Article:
Typically, Spitz nevus presents as a junctional, compound, or intradermal lesion which is sharply circumscribed and measuring less than 1 cm in diameter. Histopathologically, it is symmetrical and consists of large epithelioid and /or spindle melanocytes in different proportions. At the dermo-epidermal junction, the cells are arranged in nests or fascicles with vertical orientation at the base of elongated rete ridges.[13,14] In the dermis, melanocytes may be present in nests and fascicles and, towards the base of the lesion, single cells are present between the collagen bundles. The overlying epidermis frequently shows pseudoepitheliomatous hyperplasia, the stroma might be edematous (especially in the upper part of the dermis), and there are eosinophilic amorphous globules (Kamino bodies) in the epidermis. Kamino bodies are similar morphologically to necrotic keratinocytes (Civatte bodies) of lichen planus but they show positive reaction with type IV collagen and / or laminin because they consist of basement membrane material. Necrotic keratinocytes of the interface dermatitis of lichen planus, however, stain positive with cytokeratine antibodies. 
In the large study of Spitz nevi mentioned above, the authors found that “the constitution by epithelioid and/or spindled cells was the only histopathological finding present in 100% of cases.” Other findings studied were, from more to less frequent: maturation (72%), inflammatory infiltrate (70%), epidermal hyperplasia (66%), melanin (50%), telangiectasias (40%), Kamino bodies (34%), desmoplastic stroma (26%), mitosis (23%), pagetoid extension (13%), and hyalinization of the stroma (8%), which was was the only histopathological parameter that was statistically more frequent in adults than in children.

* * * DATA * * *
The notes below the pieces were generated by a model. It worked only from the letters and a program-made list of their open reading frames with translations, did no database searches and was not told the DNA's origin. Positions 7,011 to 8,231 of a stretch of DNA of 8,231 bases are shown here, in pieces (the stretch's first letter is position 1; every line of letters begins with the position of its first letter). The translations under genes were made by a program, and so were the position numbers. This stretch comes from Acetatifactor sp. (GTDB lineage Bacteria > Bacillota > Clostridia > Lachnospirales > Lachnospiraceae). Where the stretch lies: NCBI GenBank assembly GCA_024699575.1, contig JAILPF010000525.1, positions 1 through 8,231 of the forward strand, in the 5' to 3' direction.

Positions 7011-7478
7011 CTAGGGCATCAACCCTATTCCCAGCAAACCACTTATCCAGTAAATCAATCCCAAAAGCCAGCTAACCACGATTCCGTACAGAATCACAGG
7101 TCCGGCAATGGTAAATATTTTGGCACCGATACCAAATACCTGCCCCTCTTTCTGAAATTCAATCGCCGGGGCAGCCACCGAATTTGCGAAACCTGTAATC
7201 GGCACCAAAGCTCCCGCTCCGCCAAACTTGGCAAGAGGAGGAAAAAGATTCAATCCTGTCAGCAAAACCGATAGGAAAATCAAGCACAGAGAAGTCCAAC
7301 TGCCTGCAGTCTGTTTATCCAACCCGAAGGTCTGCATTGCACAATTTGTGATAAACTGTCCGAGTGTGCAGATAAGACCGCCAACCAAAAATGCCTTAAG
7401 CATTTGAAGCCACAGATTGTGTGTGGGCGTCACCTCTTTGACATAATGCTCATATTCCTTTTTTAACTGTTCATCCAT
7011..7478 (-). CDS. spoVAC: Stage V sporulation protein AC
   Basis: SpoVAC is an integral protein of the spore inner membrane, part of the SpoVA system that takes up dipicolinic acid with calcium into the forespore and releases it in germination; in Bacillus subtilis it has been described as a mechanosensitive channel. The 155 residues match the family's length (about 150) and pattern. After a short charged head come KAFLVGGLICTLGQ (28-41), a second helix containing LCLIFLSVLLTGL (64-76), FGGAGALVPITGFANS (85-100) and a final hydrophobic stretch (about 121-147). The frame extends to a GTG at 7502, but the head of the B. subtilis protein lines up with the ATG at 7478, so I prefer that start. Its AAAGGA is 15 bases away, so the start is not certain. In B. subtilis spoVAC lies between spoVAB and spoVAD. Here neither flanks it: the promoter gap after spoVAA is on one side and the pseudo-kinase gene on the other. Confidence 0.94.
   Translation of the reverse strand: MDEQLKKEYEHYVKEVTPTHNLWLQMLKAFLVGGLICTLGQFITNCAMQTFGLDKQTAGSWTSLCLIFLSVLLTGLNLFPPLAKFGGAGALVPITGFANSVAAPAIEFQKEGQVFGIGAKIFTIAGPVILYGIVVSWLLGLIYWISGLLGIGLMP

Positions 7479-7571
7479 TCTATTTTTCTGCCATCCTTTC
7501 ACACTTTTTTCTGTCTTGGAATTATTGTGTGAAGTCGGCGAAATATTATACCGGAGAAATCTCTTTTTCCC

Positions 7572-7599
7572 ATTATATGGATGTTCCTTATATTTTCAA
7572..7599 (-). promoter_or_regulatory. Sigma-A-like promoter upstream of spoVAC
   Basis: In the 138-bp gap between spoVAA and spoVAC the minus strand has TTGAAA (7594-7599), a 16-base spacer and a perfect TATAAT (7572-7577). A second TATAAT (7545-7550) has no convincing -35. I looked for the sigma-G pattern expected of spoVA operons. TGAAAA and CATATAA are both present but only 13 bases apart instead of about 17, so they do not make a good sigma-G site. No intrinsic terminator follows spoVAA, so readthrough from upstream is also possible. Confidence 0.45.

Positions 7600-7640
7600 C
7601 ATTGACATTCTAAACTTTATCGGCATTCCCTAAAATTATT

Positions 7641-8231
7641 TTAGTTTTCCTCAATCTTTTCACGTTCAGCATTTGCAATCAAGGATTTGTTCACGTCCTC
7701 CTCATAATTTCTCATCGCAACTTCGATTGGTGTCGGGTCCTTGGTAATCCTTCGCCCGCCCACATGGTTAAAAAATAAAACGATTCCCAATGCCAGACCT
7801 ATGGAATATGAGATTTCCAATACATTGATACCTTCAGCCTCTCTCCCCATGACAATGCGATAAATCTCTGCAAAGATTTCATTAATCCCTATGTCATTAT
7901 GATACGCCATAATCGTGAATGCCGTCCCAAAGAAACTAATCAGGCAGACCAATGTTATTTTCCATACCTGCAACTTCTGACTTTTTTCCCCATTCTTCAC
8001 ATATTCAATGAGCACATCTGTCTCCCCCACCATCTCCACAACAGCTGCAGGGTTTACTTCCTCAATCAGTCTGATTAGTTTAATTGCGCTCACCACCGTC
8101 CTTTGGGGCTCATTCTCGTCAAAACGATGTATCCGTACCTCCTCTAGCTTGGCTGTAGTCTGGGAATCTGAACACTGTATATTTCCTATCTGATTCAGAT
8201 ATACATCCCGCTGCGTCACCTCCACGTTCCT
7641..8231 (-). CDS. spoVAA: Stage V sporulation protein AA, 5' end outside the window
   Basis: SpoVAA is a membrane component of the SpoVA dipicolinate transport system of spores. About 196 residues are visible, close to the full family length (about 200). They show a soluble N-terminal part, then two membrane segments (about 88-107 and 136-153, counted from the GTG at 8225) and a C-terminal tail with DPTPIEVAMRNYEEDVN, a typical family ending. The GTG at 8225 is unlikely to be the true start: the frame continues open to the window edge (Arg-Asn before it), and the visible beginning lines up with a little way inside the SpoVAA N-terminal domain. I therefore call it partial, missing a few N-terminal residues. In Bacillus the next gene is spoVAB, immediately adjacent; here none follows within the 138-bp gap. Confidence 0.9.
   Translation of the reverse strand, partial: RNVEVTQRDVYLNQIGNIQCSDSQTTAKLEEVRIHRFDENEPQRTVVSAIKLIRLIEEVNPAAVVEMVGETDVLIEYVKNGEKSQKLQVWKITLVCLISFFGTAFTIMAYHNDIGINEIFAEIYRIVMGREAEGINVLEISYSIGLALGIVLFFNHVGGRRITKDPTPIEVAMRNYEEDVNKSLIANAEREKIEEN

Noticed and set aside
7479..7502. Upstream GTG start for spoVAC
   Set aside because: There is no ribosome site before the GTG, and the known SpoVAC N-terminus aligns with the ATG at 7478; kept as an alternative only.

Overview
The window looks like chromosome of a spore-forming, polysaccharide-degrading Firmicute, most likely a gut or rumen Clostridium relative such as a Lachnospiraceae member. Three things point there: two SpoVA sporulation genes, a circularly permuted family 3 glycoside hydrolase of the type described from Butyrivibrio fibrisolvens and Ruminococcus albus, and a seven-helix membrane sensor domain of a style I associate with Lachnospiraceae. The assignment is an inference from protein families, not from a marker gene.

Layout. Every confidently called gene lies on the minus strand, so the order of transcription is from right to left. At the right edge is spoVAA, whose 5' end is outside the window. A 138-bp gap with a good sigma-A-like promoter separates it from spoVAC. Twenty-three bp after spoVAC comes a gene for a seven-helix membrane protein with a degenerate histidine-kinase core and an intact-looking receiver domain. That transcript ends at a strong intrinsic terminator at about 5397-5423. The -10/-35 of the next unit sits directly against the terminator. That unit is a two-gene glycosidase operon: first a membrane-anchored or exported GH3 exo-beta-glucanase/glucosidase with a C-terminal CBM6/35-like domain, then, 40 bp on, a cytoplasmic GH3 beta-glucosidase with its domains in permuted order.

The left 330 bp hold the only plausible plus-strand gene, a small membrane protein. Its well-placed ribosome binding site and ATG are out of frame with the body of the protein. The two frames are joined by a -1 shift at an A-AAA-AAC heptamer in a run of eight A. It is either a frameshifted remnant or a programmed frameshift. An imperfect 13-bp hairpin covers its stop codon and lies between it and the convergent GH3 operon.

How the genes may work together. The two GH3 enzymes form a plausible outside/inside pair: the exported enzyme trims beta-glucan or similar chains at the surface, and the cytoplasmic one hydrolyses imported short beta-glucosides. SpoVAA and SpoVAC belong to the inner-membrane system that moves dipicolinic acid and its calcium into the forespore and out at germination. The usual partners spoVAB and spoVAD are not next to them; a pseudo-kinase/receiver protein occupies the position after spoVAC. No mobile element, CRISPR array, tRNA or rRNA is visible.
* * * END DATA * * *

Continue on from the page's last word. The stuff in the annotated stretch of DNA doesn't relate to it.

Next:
Lichen planus (LP) is an immunologcally mediated disease. However, genetic factors may also play a role as an association with certain HLA-types and presence of the disease in identical twins have been documented.[18,19,20] An epidemiologic association of LP with hepatitis C infection among the population of Italy, Japan, Spain, France, and Pakistan has beed decribed although such association has not ben report in populations of Northern Europe, USA, or Nepal. The higher incidence of certain HLA antigens (HLA-DR6) among mediteranian populations migh be a possible explanation for the association. Genetic reseach has shown that cutaneous and purely mucosal LP migh have a different pathogenesis. Up to 97% of patients with purely oral LP benefit from removal of mercuray dental amalgam, however only 28-39% of patients had postitive patch tests on amalgam or anogranic mercury. The incidence of LP varies from 0.38% to 1.2% worldwide, without racial predisposition.